You probably don’t have all your debt on one card, so this is a worst-case scenario. But federal law requires your credit card statements to include how long it will take and how much it will cost to pay off a card only using minimum payments. Online credit card calculators will give you the same information. It takes a long time, and it’s expensive.
So, it’s vital to pay as much as your budget allows each month. The more you lower your principal, the less you’ll pay in interest.
5. Set Goals and Timeline for Repayment
You probably realize that paying down $30,000 in credit card debt won’t happen overnight. But that doesn’t mean you shouldn’t set a time goal to get it done. Without a goal, your odds of success decrease dramatically.
A timeline will keep you on track while helping you maintain your budget. Set realistic goals. If your goal is too high, you might get frustrated and quit. If your goal is too low, it will take longer than necessary, costing you money.
If planning the entire paydown overwhelms you, start smaller. Plan to pay down a certain amount of what you owe in a set time, such as six months or a year. After you accomplish that, make another plan for the rest of what you owe. Success breeds the confidence for you to complete your overall goal.
6. Consolidate Your Debt
High interest rates and dealing with multiple creditors are two reasons why paying off credit card debt is difficult. Fortunately, there are ways to get around those issues.
The first is a debt consolidation loan. This involves taking out a loan to pay off your credit cards (and, potentially, other debts). As a result, you have a single debt with a single monthly payment and interest rate. If you have a good credit score, there’s a good chance that interest rate will be far less than what you’re paying on your cards. You can do this through a variety of loans such as home equity loans, home equity lines of credit (HELOCs), personal loans and cash-out refinances.
There are potential pitfalls. Some of these loans require collateral, such as your home or car, and you could lose them if you don’t make payments. Also, closing costs could reduce or eliminate your savings.
Another option is a balance transfer credit card. Some credit cards offer low or even zero percent introductory rates for a set time period, typically 6-21 months. During that introductory period, every dollar you pay reduces what you owe because you aren’t being charged interest. One drawback is that you likely will have to pay a transfer fee of 3%-5% on your debt and customary interest charges (usually more than 20%), kick in when the introductory period ends.
7. Implement a Debt Management Plan
Another option is enrolling in a debt management plan administered by a nonprofit debt management company like InCharge Debt Solutions to pay off credit card debt. The nonprofit agencies have agreements with the major card companies to reduce the interest rate you pay to somewhere around 8%, so that your monthly payment is affordable. These programs take 3-5 years and it is easier to maintain a monthly budget because you know how much you’ll pay each month and for how long.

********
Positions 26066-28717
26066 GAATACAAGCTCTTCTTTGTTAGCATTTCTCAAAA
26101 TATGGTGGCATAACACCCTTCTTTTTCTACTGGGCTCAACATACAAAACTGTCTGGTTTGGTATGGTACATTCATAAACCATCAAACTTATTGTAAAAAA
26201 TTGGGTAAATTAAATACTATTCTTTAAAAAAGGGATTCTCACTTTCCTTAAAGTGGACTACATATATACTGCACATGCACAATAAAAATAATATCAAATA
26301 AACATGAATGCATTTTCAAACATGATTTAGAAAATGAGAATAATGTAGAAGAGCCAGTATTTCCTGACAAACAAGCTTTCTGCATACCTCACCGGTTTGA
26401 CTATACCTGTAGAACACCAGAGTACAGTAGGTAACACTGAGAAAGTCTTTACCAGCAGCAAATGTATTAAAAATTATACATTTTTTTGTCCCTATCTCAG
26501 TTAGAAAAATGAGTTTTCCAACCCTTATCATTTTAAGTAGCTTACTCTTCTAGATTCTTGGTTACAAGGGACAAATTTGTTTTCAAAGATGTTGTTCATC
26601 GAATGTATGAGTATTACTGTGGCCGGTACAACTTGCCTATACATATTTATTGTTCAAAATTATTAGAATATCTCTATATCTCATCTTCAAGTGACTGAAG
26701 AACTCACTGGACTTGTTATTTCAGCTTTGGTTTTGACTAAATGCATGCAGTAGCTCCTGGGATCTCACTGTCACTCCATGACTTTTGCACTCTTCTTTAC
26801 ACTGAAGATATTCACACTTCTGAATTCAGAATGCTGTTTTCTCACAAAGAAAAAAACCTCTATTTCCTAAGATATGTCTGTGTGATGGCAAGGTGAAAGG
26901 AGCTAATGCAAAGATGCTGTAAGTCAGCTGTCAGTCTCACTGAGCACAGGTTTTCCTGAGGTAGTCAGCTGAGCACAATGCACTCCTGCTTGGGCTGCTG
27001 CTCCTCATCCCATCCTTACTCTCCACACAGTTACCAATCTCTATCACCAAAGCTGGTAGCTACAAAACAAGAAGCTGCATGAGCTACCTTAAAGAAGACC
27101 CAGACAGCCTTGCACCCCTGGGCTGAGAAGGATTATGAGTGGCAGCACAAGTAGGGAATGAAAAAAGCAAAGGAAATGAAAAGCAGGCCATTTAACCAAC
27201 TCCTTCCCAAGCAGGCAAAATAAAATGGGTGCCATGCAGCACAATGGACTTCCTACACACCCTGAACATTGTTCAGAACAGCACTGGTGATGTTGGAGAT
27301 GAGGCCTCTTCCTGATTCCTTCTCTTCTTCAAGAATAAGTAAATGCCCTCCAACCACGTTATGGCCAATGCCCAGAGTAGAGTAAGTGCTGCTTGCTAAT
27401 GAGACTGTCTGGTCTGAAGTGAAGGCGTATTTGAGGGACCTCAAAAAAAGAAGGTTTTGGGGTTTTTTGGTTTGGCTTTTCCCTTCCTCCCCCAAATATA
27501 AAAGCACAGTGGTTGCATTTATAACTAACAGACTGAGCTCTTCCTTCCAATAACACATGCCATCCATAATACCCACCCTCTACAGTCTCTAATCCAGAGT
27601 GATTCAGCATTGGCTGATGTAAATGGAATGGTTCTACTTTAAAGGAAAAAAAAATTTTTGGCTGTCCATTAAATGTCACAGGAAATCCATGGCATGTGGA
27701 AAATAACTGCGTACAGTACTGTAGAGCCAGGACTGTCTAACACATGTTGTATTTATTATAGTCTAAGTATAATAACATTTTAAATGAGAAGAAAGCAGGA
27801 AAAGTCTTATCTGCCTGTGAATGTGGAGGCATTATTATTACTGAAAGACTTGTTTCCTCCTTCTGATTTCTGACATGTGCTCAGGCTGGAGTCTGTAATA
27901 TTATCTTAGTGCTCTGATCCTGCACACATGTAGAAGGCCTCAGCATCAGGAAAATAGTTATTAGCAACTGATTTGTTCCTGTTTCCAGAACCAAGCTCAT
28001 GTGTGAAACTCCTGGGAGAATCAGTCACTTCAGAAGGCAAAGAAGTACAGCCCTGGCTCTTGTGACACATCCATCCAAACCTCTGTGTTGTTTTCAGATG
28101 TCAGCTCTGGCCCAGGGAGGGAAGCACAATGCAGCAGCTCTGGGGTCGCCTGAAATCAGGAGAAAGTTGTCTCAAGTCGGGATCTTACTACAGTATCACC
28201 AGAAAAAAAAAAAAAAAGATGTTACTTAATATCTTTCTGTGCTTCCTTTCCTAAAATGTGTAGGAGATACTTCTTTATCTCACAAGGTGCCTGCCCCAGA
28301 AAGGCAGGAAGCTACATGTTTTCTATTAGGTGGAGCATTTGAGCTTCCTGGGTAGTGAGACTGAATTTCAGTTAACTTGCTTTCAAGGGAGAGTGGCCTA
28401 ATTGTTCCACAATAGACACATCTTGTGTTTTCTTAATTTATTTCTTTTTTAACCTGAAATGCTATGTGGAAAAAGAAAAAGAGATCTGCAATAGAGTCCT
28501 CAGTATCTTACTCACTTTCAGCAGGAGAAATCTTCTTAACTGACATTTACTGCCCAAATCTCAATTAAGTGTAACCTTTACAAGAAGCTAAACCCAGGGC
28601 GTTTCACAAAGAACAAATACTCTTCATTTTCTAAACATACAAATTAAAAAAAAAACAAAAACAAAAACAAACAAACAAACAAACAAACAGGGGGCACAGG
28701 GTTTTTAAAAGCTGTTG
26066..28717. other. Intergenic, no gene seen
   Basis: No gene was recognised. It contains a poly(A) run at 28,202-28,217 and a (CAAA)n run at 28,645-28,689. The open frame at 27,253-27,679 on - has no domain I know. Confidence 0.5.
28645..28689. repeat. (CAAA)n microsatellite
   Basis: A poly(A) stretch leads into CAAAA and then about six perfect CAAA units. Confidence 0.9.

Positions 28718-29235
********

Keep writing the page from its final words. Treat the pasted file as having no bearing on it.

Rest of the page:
Such programs require financial discipline. When you’re enrolled in a debt management program, creditors require you to close your credit cards so as not to incur additional debt.
8. Make Adjustments and Seek Credit Counseling
Digging out of the financial hole of massive credit card debt is one thing. Changing the behavior that got you there is another. In either case, getting sound advice can be the key to success.
Talking to a credit counselor at a nonprofit agency like InCharge Debt Solutions can help you determine the right path to solidify your financial future. Credit counseling can teach you about budgeting, straightening out your finances and determining if a debt management plan is right for you. Even better news: Counseling at agencies like InCharge is free.
About The Author
In his 40-plus-year newspaper career, George Morris has written about just about everything -- Super Bowls, evangelists, World War II veterans and ordinary people with extraordinary tales. His work has received multiple honors from the Society of Professional Journalists, the Louisiana-Mississippi Associated Press and the Louisiana Press Association. He avoids debt when he can and pays it off quickly when he can't, and he's only too happy to suggest how you might do the same.
- Olya, G. (2023, July 13) Jaw-Dropping Stats About the State of Debt in America. Retrieved from https://finance.yahoo.com/news/jaw-dropping-stats-state-credit-130022967.html
- N.A. (2012, July 19) Current credit card interest rates. Retrieved from https://www.bankrate.com/finance/credit-cards/current-interest-rates/
- N.A. (ND) Minimum Payment Calculator. Retrieved from https://www.bankrate.com/finance/credit-cards/minimum-payment-calculator/